Box 7, Folder 9, Document 19

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Box 7, Folder 9, Document 19

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I,
December 1968
I
Community
The following statement is an excerpt fr.om a
recent speech by John W. Gardner, cha(rman
of the Urban Coalition:
l
Today one of the gravest handicaps to the
local community, dne of the things that prevents
it from pursuing any of its.purposes effectively,
is the fragmentation of the community itselfand the fragmentation of community leadership.
I saw_this at first ·h and when, as Secretary of
Health, Education and Welfare, I had to visit all
of our major cities-and many not so major.
I found that the typical American city was split
up into a variety of different worlds that were
often wholly out of touch with one another.
The suburbs were out of touch with the central
city. Business, labor and the universities were
three wholly separate worlds-as far apart as
worlds can be, City Hall was usually out of touch
with the ghetto and often out of touch with the
ablest and most influential people in the city.


The most omin6us rifts, of course, were the rifts


involving various minority communities, most
commonly the black community, but in some
parts of the country the American Indian or
Mexican-American_community.
As I traveled around, I observed that these
fragmented worlds were often terribly ignorant
of one another, and that the ignorance bred fear,
and the fear bred hostility. These cities were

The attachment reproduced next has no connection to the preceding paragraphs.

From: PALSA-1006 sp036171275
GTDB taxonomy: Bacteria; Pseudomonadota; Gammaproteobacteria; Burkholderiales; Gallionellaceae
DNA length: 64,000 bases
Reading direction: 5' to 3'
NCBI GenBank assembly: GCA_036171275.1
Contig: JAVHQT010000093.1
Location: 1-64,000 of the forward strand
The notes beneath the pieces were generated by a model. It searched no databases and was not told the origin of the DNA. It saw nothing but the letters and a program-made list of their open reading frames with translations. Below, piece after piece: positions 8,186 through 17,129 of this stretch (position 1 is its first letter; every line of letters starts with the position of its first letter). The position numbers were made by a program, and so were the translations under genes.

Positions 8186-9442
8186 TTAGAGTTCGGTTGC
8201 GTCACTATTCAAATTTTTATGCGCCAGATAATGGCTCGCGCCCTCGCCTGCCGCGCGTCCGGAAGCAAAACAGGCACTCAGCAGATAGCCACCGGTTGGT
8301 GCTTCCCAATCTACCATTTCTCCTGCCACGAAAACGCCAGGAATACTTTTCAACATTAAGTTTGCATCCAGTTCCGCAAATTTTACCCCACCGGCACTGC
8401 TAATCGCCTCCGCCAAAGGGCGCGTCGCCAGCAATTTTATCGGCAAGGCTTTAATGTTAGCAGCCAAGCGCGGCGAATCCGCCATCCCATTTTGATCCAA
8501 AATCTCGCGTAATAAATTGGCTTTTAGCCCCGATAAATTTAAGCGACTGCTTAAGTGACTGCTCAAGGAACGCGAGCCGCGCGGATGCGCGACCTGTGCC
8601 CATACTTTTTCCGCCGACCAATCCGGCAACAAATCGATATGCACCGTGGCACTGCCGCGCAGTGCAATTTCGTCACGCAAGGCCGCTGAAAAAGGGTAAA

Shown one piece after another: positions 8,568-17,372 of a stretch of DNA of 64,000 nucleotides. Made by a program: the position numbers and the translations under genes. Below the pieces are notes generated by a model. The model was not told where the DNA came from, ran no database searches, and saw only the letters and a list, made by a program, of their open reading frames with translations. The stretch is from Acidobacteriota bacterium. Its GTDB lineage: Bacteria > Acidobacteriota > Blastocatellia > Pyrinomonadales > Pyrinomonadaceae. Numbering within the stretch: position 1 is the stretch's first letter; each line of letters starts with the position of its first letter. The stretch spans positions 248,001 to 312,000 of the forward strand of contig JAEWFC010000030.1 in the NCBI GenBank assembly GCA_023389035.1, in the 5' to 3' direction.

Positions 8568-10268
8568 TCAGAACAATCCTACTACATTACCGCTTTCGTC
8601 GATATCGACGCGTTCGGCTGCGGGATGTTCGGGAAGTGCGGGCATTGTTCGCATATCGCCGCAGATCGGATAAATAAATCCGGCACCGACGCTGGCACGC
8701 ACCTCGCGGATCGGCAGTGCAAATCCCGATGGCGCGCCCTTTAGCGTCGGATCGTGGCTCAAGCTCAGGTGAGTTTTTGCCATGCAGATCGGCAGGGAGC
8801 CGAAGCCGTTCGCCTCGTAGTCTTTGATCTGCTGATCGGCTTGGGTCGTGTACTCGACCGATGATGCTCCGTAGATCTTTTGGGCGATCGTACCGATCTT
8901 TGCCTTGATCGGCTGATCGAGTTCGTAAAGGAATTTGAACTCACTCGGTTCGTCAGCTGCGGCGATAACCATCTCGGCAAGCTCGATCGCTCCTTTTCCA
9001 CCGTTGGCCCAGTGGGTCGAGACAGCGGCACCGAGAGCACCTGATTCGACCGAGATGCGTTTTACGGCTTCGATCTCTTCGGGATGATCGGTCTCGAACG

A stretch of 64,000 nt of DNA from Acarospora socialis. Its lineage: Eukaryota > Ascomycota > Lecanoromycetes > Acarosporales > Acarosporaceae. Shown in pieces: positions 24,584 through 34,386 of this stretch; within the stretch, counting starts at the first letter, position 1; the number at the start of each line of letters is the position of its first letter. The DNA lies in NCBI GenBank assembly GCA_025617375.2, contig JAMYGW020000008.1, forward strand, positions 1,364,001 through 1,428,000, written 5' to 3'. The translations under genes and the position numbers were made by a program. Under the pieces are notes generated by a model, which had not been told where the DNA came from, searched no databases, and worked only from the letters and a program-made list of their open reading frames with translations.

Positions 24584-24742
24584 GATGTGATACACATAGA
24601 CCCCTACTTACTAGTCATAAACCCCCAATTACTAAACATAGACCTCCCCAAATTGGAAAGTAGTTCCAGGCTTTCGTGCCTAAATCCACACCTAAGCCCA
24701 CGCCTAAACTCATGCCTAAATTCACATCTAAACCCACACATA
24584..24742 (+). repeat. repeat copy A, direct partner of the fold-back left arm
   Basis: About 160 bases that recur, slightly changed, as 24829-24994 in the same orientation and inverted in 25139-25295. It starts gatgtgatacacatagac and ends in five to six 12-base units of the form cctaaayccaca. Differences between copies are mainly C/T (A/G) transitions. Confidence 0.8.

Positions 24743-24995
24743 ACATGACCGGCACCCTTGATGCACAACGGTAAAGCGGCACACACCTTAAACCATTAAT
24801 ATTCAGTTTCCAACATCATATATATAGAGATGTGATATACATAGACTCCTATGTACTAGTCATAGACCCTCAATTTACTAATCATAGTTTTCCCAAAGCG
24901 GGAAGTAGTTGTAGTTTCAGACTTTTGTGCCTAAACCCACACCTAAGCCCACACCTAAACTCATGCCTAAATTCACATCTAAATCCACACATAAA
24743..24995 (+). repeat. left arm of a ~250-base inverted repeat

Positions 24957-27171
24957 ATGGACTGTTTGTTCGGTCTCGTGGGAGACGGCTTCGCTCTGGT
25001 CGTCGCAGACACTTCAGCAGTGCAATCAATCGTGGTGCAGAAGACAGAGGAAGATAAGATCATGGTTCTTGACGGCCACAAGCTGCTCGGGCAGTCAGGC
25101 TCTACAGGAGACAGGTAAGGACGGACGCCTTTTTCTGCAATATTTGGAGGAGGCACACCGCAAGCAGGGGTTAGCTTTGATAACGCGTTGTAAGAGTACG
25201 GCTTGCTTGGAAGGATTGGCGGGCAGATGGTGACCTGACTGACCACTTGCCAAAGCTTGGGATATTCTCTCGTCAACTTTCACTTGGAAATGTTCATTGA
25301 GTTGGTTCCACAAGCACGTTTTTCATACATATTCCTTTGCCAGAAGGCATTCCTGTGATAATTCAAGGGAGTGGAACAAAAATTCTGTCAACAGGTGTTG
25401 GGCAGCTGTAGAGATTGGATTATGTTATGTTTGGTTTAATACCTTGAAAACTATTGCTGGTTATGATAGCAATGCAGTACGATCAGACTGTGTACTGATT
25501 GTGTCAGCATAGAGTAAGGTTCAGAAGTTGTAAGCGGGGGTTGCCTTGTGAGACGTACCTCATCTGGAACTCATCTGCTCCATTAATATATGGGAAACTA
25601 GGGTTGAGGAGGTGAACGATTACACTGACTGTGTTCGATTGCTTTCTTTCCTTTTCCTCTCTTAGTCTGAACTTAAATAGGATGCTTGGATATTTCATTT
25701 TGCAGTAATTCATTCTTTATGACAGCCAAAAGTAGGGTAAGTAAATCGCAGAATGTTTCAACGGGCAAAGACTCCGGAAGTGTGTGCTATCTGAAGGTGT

not communities. They were encampments of
strangers.
Is it surprising that cities so fragmented have
great difficulty in solving their problems, great
difficulty in even formulating their problems?
Long before the riots, it was apparent to everyone who studied these matters closely that
communities so riven could not weather a ~to:rm
without cracking wide open. ,
The stqrms came-and they cracked wide
-open. One after another. Like all structures
under stress they cracked along the lines of
their internal weaknesses. The rift between
black and white communities was usually the
main issue but when the city tried to pull itself
together to face that issue, it found its capacity
to do so greatly c:Liminished by the other rifts
within the community-between business and
labor, between suburb and central city; between
police and citizen, between young and old.
Nothing is more clear than that no major city
can or will solve its problems without first
repairing some of those devastating gaps in
communication.
_ In some respects it is harder to accomplish
that repair after the troubles that have occurred.
In some respects, of course, it is easier. Some
people respond to trouble affirmatively, redoubling their efforts to act constructively. But
others, both black and white, respond to the
interplay of violence and counter-violence with
deepened anger, fear, hostility and a desire
to strike back.
We shall see a good deal more of those
emotions before we're through. But they won't
,5olve a thing.
Sooner or later we are going to have to sit
down together and figure out how we can create
communities that we can all live in, all believe
in, all be proud of, all defend.
�i
The sooner we get on with it the better.
There are issues so explosive that if we ignore
The Urban Coalition was formed precisely
them we shall be overtaken by events-and then
with that task in mind. I would emphasize the
every problem on the list will be infinitely
importance oithe coalition principl\;!. Some
harder to solve.
people think of the Coalition as just another
The goal that takes precedence over all
organization tackling the tough urban problems
others is to begin to heal those rifts that are now
of the day. But it is unique. Our distinction is
,makin& many American cities quite incapable
that we bring together segments of American
of any kind of healthy problem solving. We can
life that do not normally collaborate in the
heal those 'rifts. We can heal them through the
solution of public problems.
' process of coalition, if the PJOSt influential
Becaus·e of the need for such collaboration at
citizens in the community will lend their ~trength